A group of 18 sailors who were seized by Libyan patrol boats in September while fishing in the Mediterranean have been freed by authorities in eastern Libya, Italian Foreign Minister Luigi Di Maio said on Thursday.
The sailors, who include Italian and Tunisian nationals, were accused by local authorities of operating in Libya's territorial waters. Italy disputed this.
"Our sailors are free," Di Maio said in a post on Facebook shortly after he and Prime Minister Giuseppe Conte flew to Benghazi for talks with military commander Khalifa Haftar, who holds sway in eastern Libya.
The prolonged imprisonment of the group had become a political embarrassment for Italy's government, with critics accusing ministers of failing to stand up to Haftar.
It was not immediately clear what concessions, if any, Italy had made to win their release.
Italian officials said in October that Haftar had demanded the release of four Libyans who were arrested in Sicily in 2015 and subsequently sentenced to up to 30 years in jail for allegedly organising a migrant crossing that resulted in multiple deaths.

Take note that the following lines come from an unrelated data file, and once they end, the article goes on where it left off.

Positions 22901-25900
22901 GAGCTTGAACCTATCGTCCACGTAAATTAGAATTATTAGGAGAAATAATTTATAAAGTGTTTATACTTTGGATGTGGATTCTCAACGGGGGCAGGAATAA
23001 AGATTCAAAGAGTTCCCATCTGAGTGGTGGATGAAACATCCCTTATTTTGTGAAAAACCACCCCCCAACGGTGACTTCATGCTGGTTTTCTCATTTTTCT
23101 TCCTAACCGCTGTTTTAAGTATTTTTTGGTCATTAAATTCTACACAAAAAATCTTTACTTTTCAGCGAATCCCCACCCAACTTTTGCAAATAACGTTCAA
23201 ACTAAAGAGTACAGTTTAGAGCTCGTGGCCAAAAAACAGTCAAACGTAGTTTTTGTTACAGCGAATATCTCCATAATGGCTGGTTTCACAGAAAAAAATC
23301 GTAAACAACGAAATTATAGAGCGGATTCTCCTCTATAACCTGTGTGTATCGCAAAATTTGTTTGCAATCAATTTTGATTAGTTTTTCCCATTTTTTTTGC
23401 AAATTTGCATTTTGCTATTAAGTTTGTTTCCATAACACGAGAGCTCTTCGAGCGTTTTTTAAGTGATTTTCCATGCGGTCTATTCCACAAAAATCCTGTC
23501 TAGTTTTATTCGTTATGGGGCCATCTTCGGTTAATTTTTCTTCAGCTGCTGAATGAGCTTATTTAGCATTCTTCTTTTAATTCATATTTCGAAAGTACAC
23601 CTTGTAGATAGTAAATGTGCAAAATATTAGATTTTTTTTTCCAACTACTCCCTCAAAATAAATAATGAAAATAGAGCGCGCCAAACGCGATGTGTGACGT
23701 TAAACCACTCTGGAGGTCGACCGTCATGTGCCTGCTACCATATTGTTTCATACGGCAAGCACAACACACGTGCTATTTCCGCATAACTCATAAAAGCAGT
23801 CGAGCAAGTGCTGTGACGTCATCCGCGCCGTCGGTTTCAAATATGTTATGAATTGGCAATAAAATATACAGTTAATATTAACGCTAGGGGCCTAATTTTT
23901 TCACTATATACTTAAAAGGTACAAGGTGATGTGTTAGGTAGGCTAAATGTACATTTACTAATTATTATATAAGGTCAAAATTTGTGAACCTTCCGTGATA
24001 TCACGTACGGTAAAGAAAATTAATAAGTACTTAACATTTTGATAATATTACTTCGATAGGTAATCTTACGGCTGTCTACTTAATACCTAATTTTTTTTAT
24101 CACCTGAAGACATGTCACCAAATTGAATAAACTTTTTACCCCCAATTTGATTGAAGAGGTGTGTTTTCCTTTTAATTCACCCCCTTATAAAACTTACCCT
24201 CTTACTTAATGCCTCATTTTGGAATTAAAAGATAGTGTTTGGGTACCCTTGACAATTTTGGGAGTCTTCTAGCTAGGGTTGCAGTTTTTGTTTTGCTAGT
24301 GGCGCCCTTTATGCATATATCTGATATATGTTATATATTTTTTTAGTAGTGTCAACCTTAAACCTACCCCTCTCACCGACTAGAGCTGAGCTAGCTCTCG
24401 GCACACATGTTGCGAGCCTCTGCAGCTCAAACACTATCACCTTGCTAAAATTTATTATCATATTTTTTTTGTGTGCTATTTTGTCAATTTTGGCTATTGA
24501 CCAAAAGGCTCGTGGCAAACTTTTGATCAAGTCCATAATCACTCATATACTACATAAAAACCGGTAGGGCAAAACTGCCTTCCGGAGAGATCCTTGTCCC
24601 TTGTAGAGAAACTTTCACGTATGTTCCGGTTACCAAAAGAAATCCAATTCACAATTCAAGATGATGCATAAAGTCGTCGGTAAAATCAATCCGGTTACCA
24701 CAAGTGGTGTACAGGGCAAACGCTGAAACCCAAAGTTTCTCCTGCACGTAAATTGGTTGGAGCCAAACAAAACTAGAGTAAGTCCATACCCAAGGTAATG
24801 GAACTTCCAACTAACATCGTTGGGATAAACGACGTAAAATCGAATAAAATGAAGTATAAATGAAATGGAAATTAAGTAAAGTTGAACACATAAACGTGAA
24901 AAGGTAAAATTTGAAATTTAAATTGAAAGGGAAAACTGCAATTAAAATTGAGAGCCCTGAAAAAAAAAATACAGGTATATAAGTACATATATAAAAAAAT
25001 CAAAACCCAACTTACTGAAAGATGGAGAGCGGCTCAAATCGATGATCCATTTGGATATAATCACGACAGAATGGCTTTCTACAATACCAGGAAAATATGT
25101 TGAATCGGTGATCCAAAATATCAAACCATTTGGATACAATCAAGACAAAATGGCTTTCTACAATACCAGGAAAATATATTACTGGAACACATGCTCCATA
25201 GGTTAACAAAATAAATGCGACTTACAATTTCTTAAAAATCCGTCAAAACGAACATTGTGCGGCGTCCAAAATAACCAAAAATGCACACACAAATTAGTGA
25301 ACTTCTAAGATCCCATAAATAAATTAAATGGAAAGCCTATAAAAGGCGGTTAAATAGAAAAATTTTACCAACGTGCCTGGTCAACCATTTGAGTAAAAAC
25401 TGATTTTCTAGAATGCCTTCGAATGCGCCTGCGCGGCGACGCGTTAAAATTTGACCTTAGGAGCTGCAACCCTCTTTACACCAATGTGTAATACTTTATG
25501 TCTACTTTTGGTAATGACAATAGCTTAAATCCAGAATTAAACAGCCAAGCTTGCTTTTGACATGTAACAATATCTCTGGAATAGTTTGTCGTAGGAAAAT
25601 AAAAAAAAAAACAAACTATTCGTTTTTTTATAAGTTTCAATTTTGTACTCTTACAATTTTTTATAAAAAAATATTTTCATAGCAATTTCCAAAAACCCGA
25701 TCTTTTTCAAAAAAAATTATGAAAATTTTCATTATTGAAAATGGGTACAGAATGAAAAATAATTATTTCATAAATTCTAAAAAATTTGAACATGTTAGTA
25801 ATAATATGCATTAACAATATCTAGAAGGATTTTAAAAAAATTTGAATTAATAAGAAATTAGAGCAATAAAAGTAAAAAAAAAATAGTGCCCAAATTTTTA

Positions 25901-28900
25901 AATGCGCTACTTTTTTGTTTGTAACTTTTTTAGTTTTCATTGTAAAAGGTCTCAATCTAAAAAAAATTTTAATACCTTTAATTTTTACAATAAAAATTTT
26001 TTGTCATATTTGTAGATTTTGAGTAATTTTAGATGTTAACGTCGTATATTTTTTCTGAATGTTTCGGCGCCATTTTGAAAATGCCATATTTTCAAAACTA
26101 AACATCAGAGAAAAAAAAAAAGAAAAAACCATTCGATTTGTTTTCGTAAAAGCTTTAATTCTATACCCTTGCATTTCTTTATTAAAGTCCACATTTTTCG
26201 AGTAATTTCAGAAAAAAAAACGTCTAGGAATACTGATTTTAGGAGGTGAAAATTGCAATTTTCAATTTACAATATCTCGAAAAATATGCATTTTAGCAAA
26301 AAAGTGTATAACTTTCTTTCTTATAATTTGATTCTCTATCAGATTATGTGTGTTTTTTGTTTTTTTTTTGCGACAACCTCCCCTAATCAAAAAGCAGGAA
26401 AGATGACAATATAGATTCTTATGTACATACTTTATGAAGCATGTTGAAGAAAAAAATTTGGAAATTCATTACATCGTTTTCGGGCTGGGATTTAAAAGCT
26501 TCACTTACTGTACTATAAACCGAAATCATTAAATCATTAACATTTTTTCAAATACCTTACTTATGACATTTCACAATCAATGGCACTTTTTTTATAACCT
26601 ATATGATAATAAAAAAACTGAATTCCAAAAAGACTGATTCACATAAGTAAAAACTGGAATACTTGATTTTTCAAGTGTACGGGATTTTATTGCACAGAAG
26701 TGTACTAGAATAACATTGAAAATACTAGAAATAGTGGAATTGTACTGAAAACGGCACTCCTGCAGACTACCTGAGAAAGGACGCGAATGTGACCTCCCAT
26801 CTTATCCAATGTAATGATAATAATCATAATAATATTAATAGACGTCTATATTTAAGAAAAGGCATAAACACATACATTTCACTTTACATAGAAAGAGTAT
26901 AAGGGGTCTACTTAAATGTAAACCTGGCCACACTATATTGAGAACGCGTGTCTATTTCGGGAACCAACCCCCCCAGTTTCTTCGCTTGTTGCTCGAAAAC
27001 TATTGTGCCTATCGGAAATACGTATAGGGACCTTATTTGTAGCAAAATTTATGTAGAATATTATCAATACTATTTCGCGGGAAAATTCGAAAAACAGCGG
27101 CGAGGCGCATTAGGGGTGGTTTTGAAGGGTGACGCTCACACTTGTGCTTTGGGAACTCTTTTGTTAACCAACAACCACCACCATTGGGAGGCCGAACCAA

The southern Mediterranean fishing grounds have been disputed since 2005, when Libya's then ruler, Muammar Gaddafi, unilaterally extended Libyan territorial waters to 74 nautical miles offshore from 12. Haftar is trying to enforce this.
Rome has never recognised the revised boundary.
Libya has been without strong central rule since Gaddafi was toppled in 2011 and rival camps set up parallel administrations in the east and west since 2014.
Italy has publicly backed the Tripoli-based Government of National Accord (GNA) and has had difficult relations with Haftar. But it has sought to work with both administrations to try to slow the flow of illegal migrants to Italy.